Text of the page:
As I recall, Vonnegut said that when he was young, growing up during the Great Depression, some families were desperate for one of their children to become the next Shirley Temple. He witnessed a young girl, farting from nervousness as she tap-danced through her number.

Some things I’d like to remember:

  1. I’d like to read Vonnegut again.
  2. Some important events, those we remember longest, happen unplanned.
  3. We don’t really know how aliens, should they exist, will communicate.
  4. It’s remarkably easy for us to misunderstand each other.

1 hCBj1 h4n7iZm6v v8gNSw

politics and practice of CETI

Communication with extraterrestrial intelligence (CETI) is one of the most fundamental political issues facing humanity.

CETI is at a crossroads

Every year astronomers confirm more exoplanets and become better at finding smaller ones with Earth-like characteristics. Within a generation we will likely detect planets beyond our solar system with temperatures and atmospheres similar to Earth. We may even observe signs of extraterrestrial intelligence. As a result, CETI (sometimes referred to as METI) is undergoing a revival not seen since the heyday of the Space Age in the 1960s and 1970s.

There are many fundamental questions concerning communication with potential extraterrestrial intelligence: Should we initiate contact? If we detect a signal, should we reply? What type of message, if any, should we send? Most importantly, who has the right to decide whether and how to communicate with intelligence beyond Earth?

The International Academy of Astronautics proposes that the United Nations Committee on the Peaceful Uses of Outer Space make these decisions. However, if we detect extraterrestrial intelligence, the reality is that many others will claim precedence: the home country of the observatory that detected the signal, the home country of the astronomer(s) who detected the signal, the astronomers themselves, various scientific organizations, political and religious leaders, etc. CETI is currently politically dormant, but in the event of signal detection, it will become one of the most important issues.

CETI is a global existential threat

The most fundamental political questions concern global existential threats: events that could destroy human civilization or disrupt the delicate ecosystem of our planet. Some existential threats are beyond foreseeable human control. Massive volcanic eruptions could release carbon dioxide and start runaway global warming. Conversely, the solar system could pass through an interstellar dust cloud, attenuating sunlight enough to tumble us into another ice age. Our Sun’s output could increase or decrease unexpectedly. The Earth’s magnetic field could collapse, wiping out many species. A small black hole could wander through our planet.

On the other hand, some global existential threats might respond to human intervention. We may be able to detect and deflect the next asteroid before it initiates waves of mass extinctions. By continuing to avoid the use of nuclear weapons, we prevent a hypothetical nuclear winter that would cause worldwide starvation. If we can wean off fossil fuels and become more efficient in our energy use, we can mitigate global warming. If we understand our impact on the environment more thorougly, we can head off crises such as the collapse of agriculture from declining bee populations, or the return of the Black Plague or rise of other global pandemics.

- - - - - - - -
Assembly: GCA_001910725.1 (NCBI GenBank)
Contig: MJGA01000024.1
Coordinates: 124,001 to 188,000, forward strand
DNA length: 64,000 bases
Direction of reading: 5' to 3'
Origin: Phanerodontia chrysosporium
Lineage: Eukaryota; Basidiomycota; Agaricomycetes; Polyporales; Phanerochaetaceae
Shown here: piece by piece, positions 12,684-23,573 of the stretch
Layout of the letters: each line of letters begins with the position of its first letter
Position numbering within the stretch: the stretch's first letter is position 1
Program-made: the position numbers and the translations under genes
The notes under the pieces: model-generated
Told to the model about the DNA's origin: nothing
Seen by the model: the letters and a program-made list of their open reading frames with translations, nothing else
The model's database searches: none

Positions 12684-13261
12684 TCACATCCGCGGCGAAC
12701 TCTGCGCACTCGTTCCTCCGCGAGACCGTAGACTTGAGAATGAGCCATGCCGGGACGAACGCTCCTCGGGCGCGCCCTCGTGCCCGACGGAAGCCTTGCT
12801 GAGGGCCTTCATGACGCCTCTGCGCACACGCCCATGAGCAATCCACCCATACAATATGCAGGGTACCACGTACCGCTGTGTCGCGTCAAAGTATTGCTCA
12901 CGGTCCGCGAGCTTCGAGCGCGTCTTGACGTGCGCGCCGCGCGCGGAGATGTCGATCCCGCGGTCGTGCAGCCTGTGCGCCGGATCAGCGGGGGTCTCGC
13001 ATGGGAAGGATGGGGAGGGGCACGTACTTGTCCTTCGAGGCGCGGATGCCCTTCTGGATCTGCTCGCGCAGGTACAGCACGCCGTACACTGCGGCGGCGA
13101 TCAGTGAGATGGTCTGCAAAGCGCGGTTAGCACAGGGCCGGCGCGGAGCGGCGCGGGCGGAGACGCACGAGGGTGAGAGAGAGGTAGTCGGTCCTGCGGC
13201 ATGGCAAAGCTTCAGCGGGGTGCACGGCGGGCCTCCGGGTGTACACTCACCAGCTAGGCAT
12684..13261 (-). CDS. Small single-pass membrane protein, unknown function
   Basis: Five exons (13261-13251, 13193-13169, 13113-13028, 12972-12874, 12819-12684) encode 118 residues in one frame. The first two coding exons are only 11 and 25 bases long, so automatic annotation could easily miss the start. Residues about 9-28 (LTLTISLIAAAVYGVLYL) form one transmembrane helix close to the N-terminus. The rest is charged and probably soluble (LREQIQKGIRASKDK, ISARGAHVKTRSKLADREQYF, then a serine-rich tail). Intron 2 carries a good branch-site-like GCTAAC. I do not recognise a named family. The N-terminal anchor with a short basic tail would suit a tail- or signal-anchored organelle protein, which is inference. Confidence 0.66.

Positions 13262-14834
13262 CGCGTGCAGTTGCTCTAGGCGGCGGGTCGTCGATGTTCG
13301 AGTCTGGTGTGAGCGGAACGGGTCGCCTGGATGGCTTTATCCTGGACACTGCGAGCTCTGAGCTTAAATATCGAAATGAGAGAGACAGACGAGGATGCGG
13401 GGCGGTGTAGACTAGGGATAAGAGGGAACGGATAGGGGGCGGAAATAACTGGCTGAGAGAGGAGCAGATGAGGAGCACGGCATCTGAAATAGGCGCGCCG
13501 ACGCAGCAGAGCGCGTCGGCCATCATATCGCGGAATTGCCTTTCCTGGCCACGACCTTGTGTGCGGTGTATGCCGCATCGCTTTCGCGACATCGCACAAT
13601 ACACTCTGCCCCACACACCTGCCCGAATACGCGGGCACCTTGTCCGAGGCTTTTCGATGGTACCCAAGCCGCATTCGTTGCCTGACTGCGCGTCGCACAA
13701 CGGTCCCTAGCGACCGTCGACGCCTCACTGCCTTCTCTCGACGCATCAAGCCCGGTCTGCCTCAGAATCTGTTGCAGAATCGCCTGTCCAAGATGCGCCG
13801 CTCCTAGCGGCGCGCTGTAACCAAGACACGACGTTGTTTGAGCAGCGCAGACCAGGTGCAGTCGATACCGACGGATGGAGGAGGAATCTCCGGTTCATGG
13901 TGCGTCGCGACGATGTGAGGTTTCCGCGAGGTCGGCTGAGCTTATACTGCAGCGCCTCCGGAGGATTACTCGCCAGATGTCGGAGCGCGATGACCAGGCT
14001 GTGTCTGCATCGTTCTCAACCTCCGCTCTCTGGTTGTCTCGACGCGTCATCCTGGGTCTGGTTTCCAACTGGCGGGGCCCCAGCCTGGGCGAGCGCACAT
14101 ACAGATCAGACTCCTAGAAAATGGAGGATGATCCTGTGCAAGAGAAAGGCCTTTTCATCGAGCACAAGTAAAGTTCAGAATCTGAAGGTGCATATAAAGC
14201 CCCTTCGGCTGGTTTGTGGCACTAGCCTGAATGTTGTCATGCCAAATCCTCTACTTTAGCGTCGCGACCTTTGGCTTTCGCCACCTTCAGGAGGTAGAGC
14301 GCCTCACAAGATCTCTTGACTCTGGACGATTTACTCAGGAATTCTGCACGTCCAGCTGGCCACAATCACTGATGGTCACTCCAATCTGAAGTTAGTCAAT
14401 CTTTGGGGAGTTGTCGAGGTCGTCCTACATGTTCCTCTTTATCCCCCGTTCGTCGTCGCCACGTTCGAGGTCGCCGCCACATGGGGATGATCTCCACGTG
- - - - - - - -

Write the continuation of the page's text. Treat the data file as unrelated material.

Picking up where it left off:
In order to solve these events, we might harness the power of developing technologies such as CRISPR  and artificial intelligence. However, these solutions could bring their own problems. The widespread ability to alter genes makes it easier to create bioweapons. The motivations of intelligences with inhuman speed, knowledge, and control will become opaque to us.

Communication with potential extraterrestrial intelligence is clearly a global existential threat. Throughout our own history, more technologically advanced humans often display little regard for other species and cultures on first contact.

the need to practice ceti

Despite the global existential threat, many will want to communicate with extraterrestrial intelligence because the exchange of knowledge could bring great benefits to humanity. Furthermore, we humans thrive on and crave connection with others. It may simply be impossible to prevent every individual on the planet from attempting to send a signal.

However, we are not politically ready to face the important decisions surrounding CETI. In this sense, we are fortunate that we have not yet detected extraterrestrial intelligence, because we still have time to build cultural infrastructure to prepare ourselves.

Science fiction in print and on screen provides a great start, imagining possible consequences of communicating with other intelligences. However, narratives alone are insufficient. We need people to engage in decisions that resemble the ones they would make for CETI. We need as many such models as we can dream and develop, to provide alternative perspectives. These models can prepare us for making CETI decisions in the future.

One of my projects, Earth Tapestry, invites visitors to identify locations that are delightful, awe-inspiring, ingenious, information-rich, durable, famous, irreplaceable, and noble. Earth Tapestry’s process of democratic deliberative curation invites the user to consider what to include and what to exclude in a message to unknown future recipients. I created the project so that anyone — not just experts — can participate in determining the most important places on the planet. I will store this data on the Moon: the current limit of humanity’s sandbox, as well as the traditional boundary between ourselves and the heavens.

Just as I hope we are not alone in the universe, I hope this project will not stand alone. Musicians practice before playing on the big stage. Likewise, we must practice CETI in advance of the real thing.